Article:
Victor Hugo’s Home and Museum
Hugo’s literary fame rests not only upon his novels, but also upon his poetic and dramatic achievements. Among many volumes of poetry, Les Contemplations and La Légende des Siècles stand particularly high in critical esteem, and Hugo is sometimes identified as the greatest French poet. Outside France, his best-known works are the novels Les Misérables and Notre-Dame de Paris (known in English also asThe Hunchback of Notre Dame).
In hommage to the internationally acclaimed author, the city
of Paris conserves his house to display original manuscripts and memorabilia.
It is now a city run museum, open to the public free of charge, 9 a.m. to 6 p.m., but closed on Mondays.
Found in the southeast corner of the square at 6, Place des Vosges.
Hôtel de Sully
On the southwest corner of the Place des Vosges, a secret door open only during the day, allows entry to the fantastic Hotel de Sully Gardens. This secret garden is framed by a delightful Renaissance style mansion with Baroque elements was built between 1624 and 1630. Maximilien de Béthune, the first duc de Sully, minister of finance and superintendent of buildings for Henri IV, bought the Hotel in 1634 thereby giving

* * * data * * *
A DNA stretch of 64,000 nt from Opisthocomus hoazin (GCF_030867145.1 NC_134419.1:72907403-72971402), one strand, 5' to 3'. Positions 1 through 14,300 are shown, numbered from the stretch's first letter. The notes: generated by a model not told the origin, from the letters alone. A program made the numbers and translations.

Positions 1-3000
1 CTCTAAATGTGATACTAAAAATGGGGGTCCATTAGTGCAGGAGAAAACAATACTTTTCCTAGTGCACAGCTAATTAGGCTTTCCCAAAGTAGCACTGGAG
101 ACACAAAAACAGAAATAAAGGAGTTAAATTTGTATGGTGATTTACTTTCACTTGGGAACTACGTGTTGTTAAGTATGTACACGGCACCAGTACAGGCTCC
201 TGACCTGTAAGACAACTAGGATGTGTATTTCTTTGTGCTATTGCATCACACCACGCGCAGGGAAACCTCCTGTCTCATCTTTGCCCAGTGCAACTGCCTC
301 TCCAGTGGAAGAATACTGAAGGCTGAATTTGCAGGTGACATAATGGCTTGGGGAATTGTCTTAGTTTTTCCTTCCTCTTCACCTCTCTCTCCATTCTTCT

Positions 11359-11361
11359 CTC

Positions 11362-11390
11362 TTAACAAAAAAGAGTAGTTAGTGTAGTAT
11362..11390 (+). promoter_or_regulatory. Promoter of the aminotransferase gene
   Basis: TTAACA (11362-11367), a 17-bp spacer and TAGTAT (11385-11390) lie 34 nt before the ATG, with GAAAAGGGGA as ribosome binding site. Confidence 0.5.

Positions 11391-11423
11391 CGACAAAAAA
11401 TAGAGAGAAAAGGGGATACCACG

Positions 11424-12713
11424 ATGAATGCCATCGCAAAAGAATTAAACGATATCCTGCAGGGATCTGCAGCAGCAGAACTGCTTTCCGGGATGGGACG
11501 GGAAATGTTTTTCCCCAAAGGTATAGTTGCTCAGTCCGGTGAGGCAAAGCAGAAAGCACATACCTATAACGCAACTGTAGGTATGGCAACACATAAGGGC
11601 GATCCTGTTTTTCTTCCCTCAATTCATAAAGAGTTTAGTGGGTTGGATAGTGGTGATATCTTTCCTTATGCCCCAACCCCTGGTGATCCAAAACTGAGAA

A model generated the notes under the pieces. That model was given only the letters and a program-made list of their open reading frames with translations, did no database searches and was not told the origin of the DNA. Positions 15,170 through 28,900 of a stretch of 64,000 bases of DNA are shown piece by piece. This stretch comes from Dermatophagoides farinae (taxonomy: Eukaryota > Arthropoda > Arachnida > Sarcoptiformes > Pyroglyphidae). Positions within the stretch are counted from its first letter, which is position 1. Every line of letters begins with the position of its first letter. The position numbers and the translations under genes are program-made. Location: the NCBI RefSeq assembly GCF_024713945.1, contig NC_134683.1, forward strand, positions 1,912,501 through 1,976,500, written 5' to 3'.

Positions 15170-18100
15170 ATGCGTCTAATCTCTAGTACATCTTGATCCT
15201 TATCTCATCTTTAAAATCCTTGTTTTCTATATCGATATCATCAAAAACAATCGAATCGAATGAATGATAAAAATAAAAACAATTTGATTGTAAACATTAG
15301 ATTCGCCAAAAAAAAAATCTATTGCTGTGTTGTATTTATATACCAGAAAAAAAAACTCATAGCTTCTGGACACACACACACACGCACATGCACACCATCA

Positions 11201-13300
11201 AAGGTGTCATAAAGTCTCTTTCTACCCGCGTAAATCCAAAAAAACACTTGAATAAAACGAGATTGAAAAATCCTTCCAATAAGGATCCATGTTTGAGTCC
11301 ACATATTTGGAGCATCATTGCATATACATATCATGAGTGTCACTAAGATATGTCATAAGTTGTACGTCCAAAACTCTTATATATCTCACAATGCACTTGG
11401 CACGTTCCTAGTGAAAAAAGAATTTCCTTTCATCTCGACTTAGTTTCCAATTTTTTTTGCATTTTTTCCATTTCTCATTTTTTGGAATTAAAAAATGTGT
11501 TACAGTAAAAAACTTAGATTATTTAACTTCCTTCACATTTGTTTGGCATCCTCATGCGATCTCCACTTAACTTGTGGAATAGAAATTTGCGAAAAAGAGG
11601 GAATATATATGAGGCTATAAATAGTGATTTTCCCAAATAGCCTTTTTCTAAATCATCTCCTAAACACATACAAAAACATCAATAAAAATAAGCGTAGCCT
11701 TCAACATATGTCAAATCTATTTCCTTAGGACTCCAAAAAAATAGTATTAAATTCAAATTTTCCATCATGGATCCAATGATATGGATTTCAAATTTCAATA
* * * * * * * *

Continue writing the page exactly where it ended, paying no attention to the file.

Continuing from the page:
it the name it has today. The Hotel de Sully continued to be owned by the family until the mid-18th century.
The building is now a photography museum. Housed in the east wing is the
Information Center for the Center of National Monuments, which manages over a hundred national monuments and publishes books on national heritage. This is the place for getting information, free maps and brochures on museums and monuments. You’ll find it open Monday-Friday from 9 a.m.-12:45 p.m. and from 2 p.m.-6 p.m., and until 7 p.m. on Friday.
A must-see bookshop on the ground floor of the west wing will tantilize you with books about anything French and inspire you with it’s painted beamed ceiling, a good example of renaissance design.
Cross through another passage and you’ll find a courtyard with enchanting statues representing the four seasons. This south courtyard, which opens onto rue Saint Antoine and at one time welcomed carriages, separates the mansion from the bustle of the street.